3.5 out of 5 stars

There are horror pioneers, and then there’s Herschell Gordon Lewis. The late “Godfather of Gore” was, in his own way, the inventor of modern horror movies. Morbid, excessive, and utterly fascinated with bodily decay and dismemberment, each successive film H.G Lewis made was an attempt to one-up the last in terms of organs removed and general bloodshed. While it’s impossible to ignore the sheer low-budget goofiness of it all (and most of the resulting humour is without a doubt intentional), the aspect that stands out most in his films is how genuinely transgressive they were for the era in which they were released. Lewis didn’t elevate the trashier tendencies of horror, he simply embraced them in a way no other filmmaker at the time was brave enough to do, resulting in movies that still manage to disgust audiences today.

Although Blood Feast (1963), his viscera-heavy response to Alfred Hitchcock’s Psycho (1960) is arguably his best-known film, Color Me Blood Red is the one that’s most emblematic of his style. Like Blood Feast before it, Color Me Blood Red is a naked rip-off of a more well-known film—in this case, Roger Corman’s A Bucket of Blood (1959). Corman’s film is heavy on camp but light on onscreen bloodshed, an error that Lewis was more than eager to correct in his film.

Otherwise, the films don’t diverge all that much plot-wise. Color Me Blood Red follows struggling artist Adam Sorg, a talented painter held back by his supposedly amateurish use of colour. When his girlfriend accidentally cuts her finger and bleeds on one of his works-in-progress, Sorg discovers the colour he’s been searching for his entire artistic career: the crimson hue of human blood.

There’s no need to explain where that revelation leads. Sorg quickly resorts to (murderous) new methods to obtain his new signature shade of red. As blood-drained corpses begin to mysteriously pile up, Sorg’s paintings become overnight sensations. With each additional murder, Sorg loses just a little bit more of his sanity and grows angrier and angrier at the critics who wronged him in the past. Rest assured, it doesn’t end well for anyone.

The best H.G Lewis films are the ones in which he dives headfirst into his skeletal plots’ most extreme and tasteless possibilities, and Color Me Blood Red is no exception. What the film lacks in quantity of death scenes it more than makes up for in quality, as the violence is consistently cartoonish and nauseating in the most wonderful way imaginable. Look no further than the no-holds-barred disembowelment scene or, if that doesn’t satisfy you, the aquatic impalement with a spear will do the trick. For a 54-year-old horror film, this one still packs a hell of a punch!

Of course, it’s not scary now and I doubt it ever really was, even back in the mid-1960s. As is always the case with Lewis’s work, this is a film more interested in inciting gasps and chuckles rather than sending a shiver down your spine. It’s also not particularly set on provoking any kind of discussion or deeper thought, for that matter. Lewis knew his work was in poor taste—hell, he practically invented poor taste—and his role throughout his oeuvre has always been that of a showman, not an artist. He’s an entertainer first and foremost, and all this crassness is in the name of showing his audience a good, lighthearted time. Macabre as Color Me Blood Red may be, it’s never dark or disturbing, even as it leans into images of unprecedented brutality and grotesqueness.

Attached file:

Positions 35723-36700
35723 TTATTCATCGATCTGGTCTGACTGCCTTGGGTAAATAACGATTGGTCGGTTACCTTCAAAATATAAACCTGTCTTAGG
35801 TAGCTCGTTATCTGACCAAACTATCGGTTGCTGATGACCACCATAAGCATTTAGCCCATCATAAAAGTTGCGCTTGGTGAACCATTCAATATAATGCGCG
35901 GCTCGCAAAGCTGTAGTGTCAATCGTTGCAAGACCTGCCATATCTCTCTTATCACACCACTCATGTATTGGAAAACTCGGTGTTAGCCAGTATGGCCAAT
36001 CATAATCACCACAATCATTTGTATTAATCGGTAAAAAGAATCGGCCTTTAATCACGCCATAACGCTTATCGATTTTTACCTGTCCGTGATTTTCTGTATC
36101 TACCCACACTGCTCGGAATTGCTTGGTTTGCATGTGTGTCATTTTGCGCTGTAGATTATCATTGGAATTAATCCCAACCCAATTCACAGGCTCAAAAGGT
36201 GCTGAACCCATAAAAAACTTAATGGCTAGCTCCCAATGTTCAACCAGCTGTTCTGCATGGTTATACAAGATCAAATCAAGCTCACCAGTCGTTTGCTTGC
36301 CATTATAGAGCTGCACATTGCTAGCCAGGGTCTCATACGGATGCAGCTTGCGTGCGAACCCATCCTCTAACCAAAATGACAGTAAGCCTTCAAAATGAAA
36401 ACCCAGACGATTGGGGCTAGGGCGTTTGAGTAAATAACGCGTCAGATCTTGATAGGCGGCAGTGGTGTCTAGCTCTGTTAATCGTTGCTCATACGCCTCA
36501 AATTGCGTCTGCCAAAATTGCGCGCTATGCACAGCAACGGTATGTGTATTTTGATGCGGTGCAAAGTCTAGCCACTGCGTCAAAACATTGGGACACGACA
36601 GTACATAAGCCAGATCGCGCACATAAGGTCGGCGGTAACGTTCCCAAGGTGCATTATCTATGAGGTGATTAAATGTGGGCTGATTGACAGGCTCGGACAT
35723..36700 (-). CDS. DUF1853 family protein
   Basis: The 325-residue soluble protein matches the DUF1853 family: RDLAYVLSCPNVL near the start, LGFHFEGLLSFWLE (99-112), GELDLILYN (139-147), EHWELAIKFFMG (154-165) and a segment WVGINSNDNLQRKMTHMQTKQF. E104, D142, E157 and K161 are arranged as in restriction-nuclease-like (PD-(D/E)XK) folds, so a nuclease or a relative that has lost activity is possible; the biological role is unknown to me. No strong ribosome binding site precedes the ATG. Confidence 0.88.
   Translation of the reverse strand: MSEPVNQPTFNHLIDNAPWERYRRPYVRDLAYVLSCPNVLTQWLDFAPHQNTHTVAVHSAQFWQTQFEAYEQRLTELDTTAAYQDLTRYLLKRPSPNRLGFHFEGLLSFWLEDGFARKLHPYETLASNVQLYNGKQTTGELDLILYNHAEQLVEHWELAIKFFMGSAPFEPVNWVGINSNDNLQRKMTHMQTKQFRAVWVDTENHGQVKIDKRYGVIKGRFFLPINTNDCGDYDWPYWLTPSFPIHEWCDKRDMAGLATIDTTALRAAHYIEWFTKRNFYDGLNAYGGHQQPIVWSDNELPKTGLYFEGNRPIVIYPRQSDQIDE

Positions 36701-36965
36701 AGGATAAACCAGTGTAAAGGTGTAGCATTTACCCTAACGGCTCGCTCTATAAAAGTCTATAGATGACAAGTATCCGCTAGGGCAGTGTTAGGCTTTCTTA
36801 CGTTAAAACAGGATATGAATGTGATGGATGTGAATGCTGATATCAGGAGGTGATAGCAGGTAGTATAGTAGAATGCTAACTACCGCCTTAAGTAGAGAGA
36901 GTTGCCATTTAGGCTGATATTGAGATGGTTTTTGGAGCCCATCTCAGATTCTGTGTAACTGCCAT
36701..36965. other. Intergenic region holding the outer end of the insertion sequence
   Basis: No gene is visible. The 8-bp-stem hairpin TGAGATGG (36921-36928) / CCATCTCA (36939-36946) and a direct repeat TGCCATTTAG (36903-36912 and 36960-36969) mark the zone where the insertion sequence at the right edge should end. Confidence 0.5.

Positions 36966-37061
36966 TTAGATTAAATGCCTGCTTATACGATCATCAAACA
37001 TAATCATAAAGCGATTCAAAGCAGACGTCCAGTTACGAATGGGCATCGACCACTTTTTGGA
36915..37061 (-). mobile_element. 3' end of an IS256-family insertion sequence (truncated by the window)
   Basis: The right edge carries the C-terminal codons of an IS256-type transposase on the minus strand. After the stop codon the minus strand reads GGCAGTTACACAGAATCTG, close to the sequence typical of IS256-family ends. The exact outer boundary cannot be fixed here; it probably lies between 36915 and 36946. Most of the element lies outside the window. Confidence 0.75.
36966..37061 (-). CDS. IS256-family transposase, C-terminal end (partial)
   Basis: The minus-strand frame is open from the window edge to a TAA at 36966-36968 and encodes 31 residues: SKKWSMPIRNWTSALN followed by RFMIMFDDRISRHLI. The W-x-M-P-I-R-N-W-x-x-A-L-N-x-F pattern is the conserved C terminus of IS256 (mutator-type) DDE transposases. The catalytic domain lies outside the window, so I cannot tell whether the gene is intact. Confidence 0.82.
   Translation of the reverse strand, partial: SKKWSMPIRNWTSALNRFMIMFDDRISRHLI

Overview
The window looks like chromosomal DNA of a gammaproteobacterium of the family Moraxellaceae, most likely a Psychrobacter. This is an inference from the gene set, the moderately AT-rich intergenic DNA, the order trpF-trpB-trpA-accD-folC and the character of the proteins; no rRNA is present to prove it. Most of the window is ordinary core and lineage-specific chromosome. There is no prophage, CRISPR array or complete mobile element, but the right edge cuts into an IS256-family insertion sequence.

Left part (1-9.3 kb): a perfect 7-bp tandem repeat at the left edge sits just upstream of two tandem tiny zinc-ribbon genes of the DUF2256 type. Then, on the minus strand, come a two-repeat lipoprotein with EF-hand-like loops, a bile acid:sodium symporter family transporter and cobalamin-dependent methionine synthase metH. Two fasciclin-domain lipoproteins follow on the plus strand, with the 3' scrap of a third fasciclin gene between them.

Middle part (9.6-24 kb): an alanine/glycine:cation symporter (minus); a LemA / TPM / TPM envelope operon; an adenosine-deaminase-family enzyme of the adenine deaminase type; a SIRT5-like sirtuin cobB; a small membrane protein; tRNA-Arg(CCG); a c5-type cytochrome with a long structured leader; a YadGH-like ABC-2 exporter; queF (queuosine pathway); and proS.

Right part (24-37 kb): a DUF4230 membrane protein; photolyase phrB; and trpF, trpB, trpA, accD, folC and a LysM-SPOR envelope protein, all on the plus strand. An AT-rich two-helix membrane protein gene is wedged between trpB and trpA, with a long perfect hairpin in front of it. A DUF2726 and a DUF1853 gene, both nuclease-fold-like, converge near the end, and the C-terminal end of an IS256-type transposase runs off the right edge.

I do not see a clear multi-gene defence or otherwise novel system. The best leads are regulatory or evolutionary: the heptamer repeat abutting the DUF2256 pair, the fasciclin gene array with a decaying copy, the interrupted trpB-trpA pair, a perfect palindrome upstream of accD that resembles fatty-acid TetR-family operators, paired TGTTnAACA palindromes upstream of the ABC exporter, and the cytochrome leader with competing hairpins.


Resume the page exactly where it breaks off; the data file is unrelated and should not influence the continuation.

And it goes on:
The colour palette, more than anything else, confirms that Lewis wasn’t taking himself very seriously. He always had a penchant for lurid colours in his work, and in Color Me Blood Red he fills the screen with pastels and deep reds to take your breath away. Naturally, blood red is the colour du jour, but there’s more to the film than that: hot pink swimsuits and bright blue button-ups flood every frame, providing a sharp contrast to the gallons upon gallons of vital fluid being spilt.

The amateurish, DIY impression of the film is half the charm. Nobody in a Herschell Gordon Lewis project could act to save their lives, but it’s all the better that they can’t. Color Me Blood Red is, like almost every one of his films, a classic of campy horror, and an ode to the simple pleasure of seeing people’s insides brought outside in a scary movie. He’s the Andy Warhol of trashy horror, turning threadbare production values and hokey dialogue into an art form that put just about every contemporary horror filmmaker to shame. It may not be Gone With the Wind (1939), but I dare you to find a series of mutilations more likely to put a smile on your face.

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Blu-ray Special Features:

  • High Definition Blu-ray (1080p) presentation. Lurid shades of red, blue, and pink pop off the screen, making Lewis’s third film look like the world’s most horrific remake of Beach Blanket Bingo (1965). It’ll certainly come as a shock to anyone who saw the film in a dirty old grindhouse theatre on release